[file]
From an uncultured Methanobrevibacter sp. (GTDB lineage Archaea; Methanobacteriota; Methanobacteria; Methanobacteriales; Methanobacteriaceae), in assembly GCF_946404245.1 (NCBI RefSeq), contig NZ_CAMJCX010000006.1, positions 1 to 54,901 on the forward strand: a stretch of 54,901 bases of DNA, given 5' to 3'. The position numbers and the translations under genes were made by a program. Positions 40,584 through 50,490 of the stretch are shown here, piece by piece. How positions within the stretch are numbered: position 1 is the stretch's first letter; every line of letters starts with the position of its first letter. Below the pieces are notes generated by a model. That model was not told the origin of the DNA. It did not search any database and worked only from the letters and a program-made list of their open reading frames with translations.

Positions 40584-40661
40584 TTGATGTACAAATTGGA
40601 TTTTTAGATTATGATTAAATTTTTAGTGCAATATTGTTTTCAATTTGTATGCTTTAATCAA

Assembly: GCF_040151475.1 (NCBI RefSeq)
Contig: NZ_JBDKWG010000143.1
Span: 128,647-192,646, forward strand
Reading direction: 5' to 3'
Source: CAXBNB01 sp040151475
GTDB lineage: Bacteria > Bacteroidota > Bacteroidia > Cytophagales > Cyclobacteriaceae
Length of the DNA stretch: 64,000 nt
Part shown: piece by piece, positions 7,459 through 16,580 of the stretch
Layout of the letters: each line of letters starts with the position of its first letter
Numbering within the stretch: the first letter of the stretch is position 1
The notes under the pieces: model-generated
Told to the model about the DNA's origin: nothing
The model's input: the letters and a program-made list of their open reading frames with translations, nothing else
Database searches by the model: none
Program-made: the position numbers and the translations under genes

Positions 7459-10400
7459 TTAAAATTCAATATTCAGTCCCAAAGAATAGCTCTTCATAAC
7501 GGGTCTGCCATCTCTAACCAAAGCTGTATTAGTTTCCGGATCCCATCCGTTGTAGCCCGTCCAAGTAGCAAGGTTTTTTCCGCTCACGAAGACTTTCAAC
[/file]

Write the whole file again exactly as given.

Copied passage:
From an uncultured Methanobrevibacter sp. (GTDB lineage Archaea; Methanobacteriota; Methanobacteria; Methanobacteriales; Methanobacteriaceae), in assembly GCF_946404245.1 (NCBI RefSeq), contig NZ_CAMJCX010000006.1, positions 1 to 54,901 on the forward strand: a stretch of 54,901 bases of DNA, given 5' to 3'. The position numbers and the translations under genes were made by a program. Positions 40,584 through 50,490 of the stretch are shown here, piece by piece. How positions within the stretch are numbered: position 1 is the stretch's first letter; every line of letters starts with the position of its first letter. Below the pieces are notes generated by a model. That model was not told the origin of the DNA. It did not search any database and worked only from the letters and a program-made list of their open reading frames with translations.

Positions 40584-40661
40584 TTGATGTACAAATTGGA
40601 TTTTTAGATTATGATTAAATTTTTAGTGCAATATTGTTTTCAATTTGTATGCTTTAATCAA

Assembly: GCF_040151475.1 (NCBI RefSeq)
Contig: NZ_JBDKWG010000143.1
Span: 128,647-192,646, forward strand
Reading direction: 5' to 3'
Source: CAXBNB01 sp040151475
GTDB lineage: Bacteria > Bacteroidota > Bacteroidia > Cytophagales > Cyclobacteriaceae
Length of the DNA stretch: 64,000 nt
Part shown: piece by piece, positions 7,459 through 16,580 of the stretch
Layout of the letters: each line of letters starts with the position of its first letter
Numbering within the stretch: the first letter of the stretch is position 1
The notes under the pieces: model-generated
Told to the model about the DNA's origin: nothing
The model's input: the letters and a program-made list of their open reading frames with translations, nothing else
Database searches by the model: none
Program-made: the position numbers and the translations under genes

Positions 7459-10400
7459 TTAAAATTCAATATTCAGTCCCAAAGAATAGCTCTTCATAAC
7501 GGGTCTGCCATCTCTAACCAAAGCTGTATTAGTTTCCGGATCCCATCCGTTGTAGCCCGTCCAAGTAGCAAGGTTTTTTCCGCTCACGAAGACTTTCAAC